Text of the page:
Leila Gomez Fishing Rod December 22nd, 2017 - 12:55:37
Lets walk through a brief example: Pick up the exact two casting rods from a local retailer, place the same reel on each of the two rods, and then place them into their respective "optimum" parabolic shapes by pulling the tips using the line. Now, note where the fishing line touches the blank and note the tip twist (or torque). If they were the same, the line will touch at the same points and the twist (or hopefully, lack of twist) would be equivalent as well. Now cast. Distance and accuracy should be equivalent, however, in every case, this will never happen with an "off-the-shelf" fishing rod because they are manufactured using guide placements in the exact same spot of every blank being constructed (i.e., they are not made of homogenous or equivalent materials and will never be the same). Currently, I know of no company that mass-produces and also takes the time to individually tune every guide under both a static and dynamic load prior to wrapping guides... both of which are required to achieve optimum guide placement and ultimately rod performance (not to mention a few critical requirements that are never performed before guide placement... such as splining, balancing of the handle system, tuning guide systems, etc.). Dont get me wrong, there are companies that take the time to complete a step or two of the overall process, but there are none that perform all of the required steps. A professional custom builder strives to ensure that component integration is accomplished to elicit the very best performance from each fishing rod. If a customer takes the time to identify and choose those premium components that compliment their angling style, technique, and specifications... then you can rest assured that the custom builder works to ensure their finished sport-fishing equipment performs the way they expected it to... and then some.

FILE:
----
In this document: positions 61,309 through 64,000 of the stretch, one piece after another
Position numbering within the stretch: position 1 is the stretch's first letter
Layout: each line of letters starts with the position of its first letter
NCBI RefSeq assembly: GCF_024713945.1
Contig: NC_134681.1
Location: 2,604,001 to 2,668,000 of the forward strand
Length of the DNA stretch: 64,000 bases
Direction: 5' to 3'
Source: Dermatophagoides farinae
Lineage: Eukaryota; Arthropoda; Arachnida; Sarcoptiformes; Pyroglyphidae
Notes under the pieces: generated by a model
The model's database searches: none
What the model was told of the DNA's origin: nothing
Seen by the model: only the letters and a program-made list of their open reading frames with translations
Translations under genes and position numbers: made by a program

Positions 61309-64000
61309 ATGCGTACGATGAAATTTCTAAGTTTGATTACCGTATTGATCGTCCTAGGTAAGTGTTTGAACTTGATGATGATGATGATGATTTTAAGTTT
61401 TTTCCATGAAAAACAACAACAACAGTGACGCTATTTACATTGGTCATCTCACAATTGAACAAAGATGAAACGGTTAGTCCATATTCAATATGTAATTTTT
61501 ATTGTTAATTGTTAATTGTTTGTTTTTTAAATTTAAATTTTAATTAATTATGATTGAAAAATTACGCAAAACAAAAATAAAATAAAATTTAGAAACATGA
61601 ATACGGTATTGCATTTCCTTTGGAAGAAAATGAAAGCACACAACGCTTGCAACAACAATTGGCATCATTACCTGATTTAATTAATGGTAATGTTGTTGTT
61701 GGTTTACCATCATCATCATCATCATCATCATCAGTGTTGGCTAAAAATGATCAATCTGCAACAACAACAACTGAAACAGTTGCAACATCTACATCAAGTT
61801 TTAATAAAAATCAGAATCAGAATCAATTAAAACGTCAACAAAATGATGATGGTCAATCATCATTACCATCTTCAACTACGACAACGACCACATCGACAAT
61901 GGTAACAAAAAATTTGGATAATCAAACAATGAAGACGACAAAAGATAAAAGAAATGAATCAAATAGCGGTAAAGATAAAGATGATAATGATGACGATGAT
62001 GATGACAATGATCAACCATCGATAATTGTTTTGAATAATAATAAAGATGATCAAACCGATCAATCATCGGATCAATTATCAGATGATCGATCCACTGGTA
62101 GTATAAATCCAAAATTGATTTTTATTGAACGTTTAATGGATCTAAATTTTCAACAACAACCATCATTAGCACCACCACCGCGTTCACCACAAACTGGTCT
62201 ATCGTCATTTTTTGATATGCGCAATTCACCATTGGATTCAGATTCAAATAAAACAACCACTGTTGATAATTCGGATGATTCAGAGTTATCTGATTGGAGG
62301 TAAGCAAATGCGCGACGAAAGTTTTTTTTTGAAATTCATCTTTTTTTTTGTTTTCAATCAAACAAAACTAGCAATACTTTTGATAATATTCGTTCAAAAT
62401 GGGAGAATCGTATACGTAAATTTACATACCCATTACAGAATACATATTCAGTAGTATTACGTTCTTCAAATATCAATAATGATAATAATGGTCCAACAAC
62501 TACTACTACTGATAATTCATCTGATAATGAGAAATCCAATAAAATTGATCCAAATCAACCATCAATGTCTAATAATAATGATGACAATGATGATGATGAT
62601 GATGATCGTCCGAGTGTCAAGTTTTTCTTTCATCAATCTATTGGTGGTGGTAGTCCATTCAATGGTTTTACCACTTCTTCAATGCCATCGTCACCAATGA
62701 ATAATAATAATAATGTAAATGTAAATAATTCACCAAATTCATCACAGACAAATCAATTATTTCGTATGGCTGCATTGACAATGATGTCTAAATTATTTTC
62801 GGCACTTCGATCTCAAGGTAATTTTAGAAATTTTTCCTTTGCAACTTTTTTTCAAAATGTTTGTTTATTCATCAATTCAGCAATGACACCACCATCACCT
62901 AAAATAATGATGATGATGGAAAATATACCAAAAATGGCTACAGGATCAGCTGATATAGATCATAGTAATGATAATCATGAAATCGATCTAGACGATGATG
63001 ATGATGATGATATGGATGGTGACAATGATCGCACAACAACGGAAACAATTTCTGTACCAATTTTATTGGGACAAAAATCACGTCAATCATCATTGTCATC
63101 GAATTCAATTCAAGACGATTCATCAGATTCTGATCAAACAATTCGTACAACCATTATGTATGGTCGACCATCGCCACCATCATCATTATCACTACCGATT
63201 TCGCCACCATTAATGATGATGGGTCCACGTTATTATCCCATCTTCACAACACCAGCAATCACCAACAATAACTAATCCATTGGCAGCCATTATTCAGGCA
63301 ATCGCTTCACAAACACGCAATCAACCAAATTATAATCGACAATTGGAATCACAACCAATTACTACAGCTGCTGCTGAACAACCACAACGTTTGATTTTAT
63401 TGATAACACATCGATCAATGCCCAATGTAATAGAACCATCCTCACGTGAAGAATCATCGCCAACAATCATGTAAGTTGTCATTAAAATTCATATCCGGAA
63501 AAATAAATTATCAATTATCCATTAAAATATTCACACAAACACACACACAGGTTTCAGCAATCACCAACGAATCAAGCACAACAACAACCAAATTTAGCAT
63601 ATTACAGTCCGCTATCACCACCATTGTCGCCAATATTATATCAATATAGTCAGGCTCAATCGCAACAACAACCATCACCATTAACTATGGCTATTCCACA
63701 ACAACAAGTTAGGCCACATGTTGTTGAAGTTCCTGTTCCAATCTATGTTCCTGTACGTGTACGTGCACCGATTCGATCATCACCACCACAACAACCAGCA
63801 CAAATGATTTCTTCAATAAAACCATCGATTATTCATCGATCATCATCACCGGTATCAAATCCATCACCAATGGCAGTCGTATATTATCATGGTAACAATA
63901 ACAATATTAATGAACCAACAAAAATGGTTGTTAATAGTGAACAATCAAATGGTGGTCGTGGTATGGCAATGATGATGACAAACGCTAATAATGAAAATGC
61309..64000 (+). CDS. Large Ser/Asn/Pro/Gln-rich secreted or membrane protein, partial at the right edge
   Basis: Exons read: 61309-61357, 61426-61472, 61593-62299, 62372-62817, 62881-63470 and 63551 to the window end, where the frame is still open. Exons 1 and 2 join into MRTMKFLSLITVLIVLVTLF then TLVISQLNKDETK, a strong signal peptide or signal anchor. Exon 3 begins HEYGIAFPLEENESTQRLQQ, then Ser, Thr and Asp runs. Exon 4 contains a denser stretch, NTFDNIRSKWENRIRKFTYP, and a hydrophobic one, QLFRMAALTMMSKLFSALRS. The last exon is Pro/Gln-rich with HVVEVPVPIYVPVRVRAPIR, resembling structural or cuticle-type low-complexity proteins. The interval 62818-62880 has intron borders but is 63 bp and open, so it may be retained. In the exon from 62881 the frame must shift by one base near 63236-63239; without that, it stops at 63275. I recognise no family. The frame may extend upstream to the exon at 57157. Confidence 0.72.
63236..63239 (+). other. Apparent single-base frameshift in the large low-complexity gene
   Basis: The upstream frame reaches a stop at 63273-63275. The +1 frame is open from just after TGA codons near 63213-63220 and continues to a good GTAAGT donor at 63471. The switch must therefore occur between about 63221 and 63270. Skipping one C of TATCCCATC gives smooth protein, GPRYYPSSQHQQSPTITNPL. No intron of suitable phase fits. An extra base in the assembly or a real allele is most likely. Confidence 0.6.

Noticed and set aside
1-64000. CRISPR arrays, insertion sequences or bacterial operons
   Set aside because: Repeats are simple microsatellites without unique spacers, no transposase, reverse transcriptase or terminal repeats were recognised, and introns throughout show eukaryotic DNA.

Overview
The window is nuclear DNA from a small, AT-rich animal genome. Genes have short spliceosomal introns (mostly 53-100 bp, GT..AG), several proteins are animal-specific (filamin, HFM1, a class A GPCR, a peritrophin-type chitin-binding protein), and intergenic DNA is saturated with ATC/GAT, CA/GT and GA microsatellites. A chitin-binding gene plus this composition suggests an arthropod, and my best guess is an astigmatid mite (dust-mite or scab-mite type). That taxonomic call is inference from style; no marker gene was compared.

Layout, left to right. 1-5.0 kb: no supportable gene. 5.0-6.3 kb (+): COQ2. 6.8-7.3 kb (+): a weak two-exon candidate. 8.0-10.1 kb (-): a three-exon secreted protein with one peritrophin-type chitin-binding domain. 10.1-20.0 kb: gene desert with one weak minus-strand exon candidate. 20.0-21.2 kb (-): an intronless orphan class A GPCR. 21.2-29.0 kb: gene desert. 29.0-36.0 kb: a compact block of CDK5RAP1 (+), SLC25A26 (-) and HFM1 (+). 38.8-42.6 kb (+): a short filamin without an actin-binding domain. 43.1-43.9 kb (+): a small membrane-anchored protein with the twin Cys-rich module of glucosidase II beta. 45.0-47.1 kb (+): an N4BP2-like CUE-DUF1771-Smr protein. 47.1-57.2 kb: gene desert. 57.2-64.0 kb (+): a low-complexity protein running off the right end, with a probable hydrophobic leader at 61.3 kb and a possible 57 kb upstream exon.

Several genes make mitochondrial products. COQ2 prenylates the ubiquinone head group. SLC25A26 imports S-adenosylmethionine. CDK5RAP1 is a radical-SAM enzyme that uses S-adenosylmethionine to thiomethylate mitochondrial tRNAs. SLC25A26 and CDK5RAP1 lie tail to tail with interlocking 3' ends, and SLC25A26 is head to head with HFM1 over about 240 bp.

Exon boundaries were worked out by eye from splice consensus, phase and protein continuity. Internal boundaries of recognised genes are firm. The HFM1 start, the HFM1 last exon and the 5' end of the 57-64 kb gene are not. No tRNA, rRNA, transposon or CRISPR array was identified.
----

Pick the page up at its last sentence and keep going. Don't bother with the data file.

Historically, the AFTM system was developed to create a uniform method of describing the basic characteristics of a fly line. The most important element of a fly line is its mass, or more simply its weight. In order for lines to perform well with your rod and reel they should have the same weight as any other line you use with that equipment so that each line interacts with the rest of your fishing gear in the same way. It should not matter whether the line is designed to float, sink or something in between, it should still weigh the same as any other line you want to use with that particular rod. This is really important when trying to match the fly line with the fishing rod. So, the heart of the matter is the actual weight of the line. This was originally measured in grains - which is the smallest standard unit of weight and is determined as the average weight of a grain of corn. There are 7000 grains to the pound avoirdupois. The avoirdupois weight system of pounds and ounces is the one we all recognise and which was virtually universal before the advent of the metric system based on the gram. There is another weight system using the pound weight, called the troy system but that is now only used to weigh precious stones and metals, although it was once the common weight system in some countries.
A custom fishing rod says many things about its owner. It marks the person as an angler who takes his or her sport seriously. It also says that one places quality and craftsmanship at the top of their list and appreciates the best; demonstrating not just pride of ownership for the individual angler, but more importantly pride of performance in their equipment. In the game of fishing, sensitivity and confidence are the name of the game and that fishing rod is the primary instrument that provides both. When it comes to enhancing this sense, the only two things that have any effect on it is the line youre using and the rod you are holding.
There are ferrules, or small metal rings, spaced from the handle to the tip of a rod. They help you to cast and retrieve more smoothly by guiding your fishing line. The tip ferrule is crucial in directing your cast. The reel is attached to the rod using a reel seat, which is generally located near the handle grip. If you want something simple, a fishing rod can be as basic as a bamboo rod with a line attached. Something like this is great for kids. Or you can go to the other extreme, and buy an expensive handcrafted rod, also made of bamboo, for fly fishing purposes. You can spend anything from a few dollars to hundreds of dollars on a bamboo rod. Generally, though, unless youre keen on fly fishing, youre better to look at fiberglass or graphite rods.